Fiona's Scented Garden Debuts At London Open Gardens Weekend

Featuring alongside two other local green beauties

Late Spring in Fiona’s Scented Garden
Late Spring in Fiona’s Scented Garden. Picture: The Friends of Wandsworth Park

May 31, 2023

Fiona’s Scented Garden in Wandsworth Park is new to London Open Gardens weekend this year and will feature alongside other local gardens at the Roehampton Club and the Royal Hospital for Neuro-disability on Saturday 10 and Sunday 11 June.

London Open Gardens Weekend grants exclusive access to over 100 gardens not normally open to the public, with a small number requiring pre-booking.

Fiona's Scented Garden has been created in a riverside corner of the Grade II listed Edwardian park. Back in 2017 The Friends of Wandsworth Park rallied to save this Thames-side space from being removed from the public realm and have turned it into “a quiet garden for those seeking an escape from the activities across the rest of the green space”.

The planting design was conceived by committee member Fiona Garnett Crumley and following the very sad news of her death in 2021, The Friends decided to rename the space after her.

Members of the Friends of Wandsworth Park will be on hand to talk about the garden, their work and offer refreshments of tea, cake and biscuits.

Visitor directions and info:

Open Sunday 11:00–16:00
From Park Gate at Putney Bridge Rd at Brandlehow Road, near the crossing. Walk straight down to the river. Terrace is on the left. If you enter from Deodar Road through Blade Mews gate, turn left and walk down to the river, Terrace is on your left.
Accessible to all. Accessible toilets at the east side of the park on the back of the pavilion. Dogs on leads

The Royal Hospital for Neuro-disability
The Royal Hospital for Neuro-disability. Picture: Colin Wing/London Parks & Gardens

West Hill’s Royal Hospital for Neuro-disability enjoys an elevated position on the boundary between Wandsworth and Putney with stunning views over north west and south west London.

Lancelot ‘Capability’ Brown and eighteenth-century landscaper Humphrey Repton both helped to design the estate, adding to the garden’s historical importance and interest. Capability Brown designed an open landscape of grass and trees, a lake and a home farm and his designs are still evident today.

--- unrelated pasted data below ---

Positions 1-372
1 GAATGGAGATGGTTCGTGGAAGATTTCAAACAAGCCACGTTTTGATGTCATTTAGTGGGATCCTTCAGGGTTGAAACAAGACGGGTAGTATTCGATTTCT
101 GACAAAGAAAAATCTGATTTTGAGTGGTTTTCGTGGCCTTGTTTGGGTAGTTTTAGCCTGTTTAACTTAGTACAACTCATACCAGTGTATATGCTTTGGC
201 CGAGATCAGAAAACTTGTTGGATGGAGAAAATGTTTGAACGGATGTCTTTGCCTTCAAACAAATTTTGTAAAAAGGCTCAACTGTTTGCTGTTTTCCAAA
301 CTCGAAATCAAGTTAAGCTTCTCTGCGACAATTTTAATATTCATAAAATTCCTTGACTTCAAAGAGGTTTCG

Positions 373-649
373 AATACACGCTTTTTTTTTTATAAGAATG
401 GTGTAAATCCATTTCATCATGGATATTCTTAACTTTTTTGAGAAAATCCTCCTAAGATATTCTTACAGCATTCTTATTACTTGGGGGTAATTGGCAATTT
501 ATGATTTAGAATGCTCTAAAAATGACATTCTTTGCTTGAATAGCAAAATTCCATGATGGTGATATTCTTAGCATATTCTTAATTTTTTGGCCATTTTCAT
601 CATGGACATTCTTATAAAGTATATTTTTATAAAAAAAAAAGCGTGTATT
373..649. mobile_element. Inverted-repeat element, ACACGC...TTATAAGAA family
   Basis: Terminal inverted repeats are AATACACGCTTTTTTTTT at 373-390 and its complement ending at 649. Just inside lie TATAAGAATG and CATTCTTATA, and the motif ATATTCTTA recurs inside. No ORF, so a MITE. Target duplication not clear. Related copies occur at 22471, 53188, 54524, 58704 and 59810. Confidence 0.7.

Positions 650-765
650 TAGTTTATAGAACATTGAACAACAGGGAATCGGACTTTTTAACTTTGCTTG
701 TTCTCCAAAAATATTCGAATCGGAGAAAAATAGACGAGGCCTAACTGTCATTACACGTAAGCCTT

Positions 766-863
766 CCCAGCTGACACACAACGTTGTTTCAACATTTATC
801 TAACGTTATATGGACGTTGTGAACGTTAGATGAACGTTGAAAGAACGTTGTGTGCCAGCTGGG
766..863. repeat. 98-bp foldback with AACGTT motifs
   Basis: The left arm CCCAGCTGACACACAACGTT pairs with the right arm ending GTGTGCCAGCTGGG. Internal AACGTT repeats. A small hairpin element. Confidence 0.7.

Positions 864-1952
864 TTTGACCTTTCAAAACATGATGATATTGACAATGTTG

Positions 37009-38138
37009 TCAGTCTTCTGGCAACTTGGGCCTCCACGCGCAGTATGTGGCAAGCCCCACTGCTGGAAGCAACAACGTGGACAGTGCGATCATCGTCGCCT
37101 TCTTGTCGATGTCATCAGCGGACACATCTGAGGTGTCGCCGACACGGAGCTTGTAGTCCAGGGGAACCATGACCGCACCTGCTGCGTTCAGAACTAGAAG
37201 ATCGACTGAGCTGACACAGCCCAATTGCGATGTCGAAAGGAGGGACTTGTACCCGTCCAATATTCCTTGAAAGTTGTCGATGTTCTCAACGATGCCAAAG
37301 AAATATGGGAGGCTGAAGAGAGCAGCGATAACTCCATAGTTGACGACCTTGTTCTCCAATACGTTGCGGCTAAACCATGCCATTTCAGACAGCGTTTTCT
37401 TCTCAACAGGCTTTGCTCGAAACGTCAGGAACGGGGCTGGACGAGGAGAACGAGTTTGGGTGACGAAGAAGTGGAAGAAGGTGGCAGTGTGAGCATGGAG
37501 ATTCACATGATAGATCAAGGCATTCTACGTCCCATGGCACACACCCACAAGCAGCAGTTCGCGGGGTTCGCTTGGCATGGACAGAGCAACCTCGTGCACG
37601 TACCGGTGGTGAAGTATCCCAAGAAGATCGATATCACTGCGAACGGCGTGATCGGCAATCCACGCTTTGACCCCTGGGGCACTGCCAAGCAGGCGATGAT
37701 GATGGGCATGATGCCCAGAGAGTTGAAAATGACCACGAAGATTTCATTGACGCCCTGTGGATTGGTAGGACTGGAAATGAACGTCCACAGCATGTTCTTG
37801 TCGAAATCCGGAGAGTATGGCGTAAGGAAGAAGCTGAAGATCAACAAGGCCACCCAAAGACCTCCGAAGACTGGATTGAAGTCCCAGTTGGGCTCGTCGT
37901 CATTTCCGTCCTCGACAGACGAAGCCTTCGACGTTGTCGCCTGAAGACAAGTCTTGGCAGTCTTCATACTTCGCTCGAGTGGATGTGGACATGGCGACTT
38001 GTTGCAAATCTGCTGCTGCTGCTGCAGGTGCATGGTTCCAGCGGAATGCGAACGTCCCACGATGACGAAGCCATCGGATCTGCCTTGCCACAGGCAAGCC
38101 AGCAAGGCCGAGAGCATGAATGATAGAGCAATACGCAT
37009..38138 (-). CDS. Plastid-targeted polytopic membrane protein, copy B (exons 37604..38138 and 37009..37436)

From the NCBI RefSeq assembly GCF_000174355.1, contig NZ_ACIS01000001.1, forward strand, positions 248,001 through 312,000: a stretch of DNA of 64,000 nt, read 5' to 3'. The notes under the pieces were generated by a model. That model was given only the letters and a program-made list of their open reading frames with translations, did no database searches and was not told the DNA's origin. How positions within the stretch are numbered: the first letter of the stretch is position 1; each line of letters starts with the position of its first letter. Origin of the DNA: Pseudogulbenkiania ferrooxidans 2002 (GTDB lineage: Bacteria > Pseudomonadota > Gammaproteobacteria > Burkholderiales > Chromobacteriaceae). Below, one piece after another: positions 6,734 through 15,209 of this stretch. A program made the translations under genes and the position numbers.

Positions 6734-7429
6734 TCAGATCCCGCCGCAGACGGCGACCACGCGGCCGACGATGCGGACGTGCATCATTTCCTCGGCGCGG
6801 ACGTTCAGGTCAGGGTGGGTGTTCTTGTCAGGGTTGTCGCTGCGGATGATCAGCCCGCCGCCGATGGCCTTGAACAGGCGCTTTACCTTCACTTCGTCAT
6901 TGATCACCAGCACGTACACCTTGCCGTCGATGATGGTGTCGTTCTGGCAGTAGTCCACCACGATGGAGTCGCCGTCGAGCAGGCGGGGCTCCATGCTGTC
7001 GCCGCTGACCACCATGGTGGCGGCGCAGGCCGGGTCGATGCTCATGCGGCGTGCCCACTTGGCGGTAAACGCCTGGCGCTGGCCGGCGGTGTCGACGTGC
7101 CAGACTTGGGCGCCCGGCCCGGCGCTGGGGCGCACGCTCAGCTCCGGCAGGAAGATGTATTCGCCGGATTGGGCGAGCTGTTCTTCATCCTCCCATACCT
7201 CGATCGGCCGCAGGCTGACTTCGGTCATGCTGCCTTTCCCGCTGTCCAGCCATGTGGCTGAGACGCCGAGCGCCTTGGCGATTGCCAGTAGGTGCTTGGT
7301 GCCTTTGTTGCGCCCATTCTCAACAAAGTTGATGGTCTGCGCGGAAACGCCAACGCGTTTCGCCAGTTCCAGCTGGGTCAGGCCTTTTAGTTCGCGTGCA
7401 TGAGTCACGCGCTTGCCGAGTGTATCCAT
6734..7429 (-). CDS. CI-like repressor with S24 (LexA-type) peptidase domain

Visitors to the grounds can also see an award-winning cloister garden and several specialist patient sensory gardens, as well as the peaceful and serene lavender beds of the memorial garden.

Visitor directions and info:

Open Saturday and Sunday 10:30–16:00
There will be tours at 11am, 12pm, 2pm and 3pm, which will last 30 minutes, starting from the meeting point in the De Lancey Lowe Room.
There will also be an archive exhibit for visitors’ perusal as well as tea, coffee and cakes.
Entrance at West Hill, SW15 3SW
What 3 Words:
Disabled toilet on site, fully accessible, working assistance dogs only

Roehampton Club gardens
Roehampton Club gardens. Picture: Colin Wing/London Parks & Gardens

The Roehampton Club gardens were laid out in 1901 when the sports and recreation centre was established. The gardens retain many of their original features, despite changes within the club’s estate over the years.

From the back of the clubhouse visitors can move through a sunken garden with an ornamental pond, onwards to a yew hedge walk, and on to an attractive pavilion.

There is also a rockery and herbaceous walk beyond a wrought iron gateway, complete with seating bays featuring fig, roses and wisteria climbers.

An adjoining croquet lawn is bordered by pleasing shrubs and trees. Sam Cumber - who also holds the post of Garden and Landscape officer at Mortlake Crematorium - is named as the current head gardener.

Visitor directions and info:

Open Sunday 10:00–16:00
Refreshments available in the garden all day.
Entrance at Roehampton Lane
Nearest postcode: SW15 5LR
Disabled toilet on site. Access - sections of limestone paving and gravel paths may present uneven surfaces. Steps lead down to sunken garden area.
Working assistance dogs only

London Parks & Gardens, who arrange the annual London Open Gardens, endeavour to protect the capital’s green spaces: “We help everyone to appreciate and access historic green spaces from our home at the iconic Duck Island Cottage in St James’ Park, SW1.

“Through our regular series of talks and our publications, you can learn about the people that have shaped London’s parks and gardens and ongoing management challenges.

“There are lots of opportunities to get involved as a volunteer, such as researching and recording; or helping to campaign to protect London’s precious landscapes.”

London Open Gardens Weekend takes place on 10 and 11 June.

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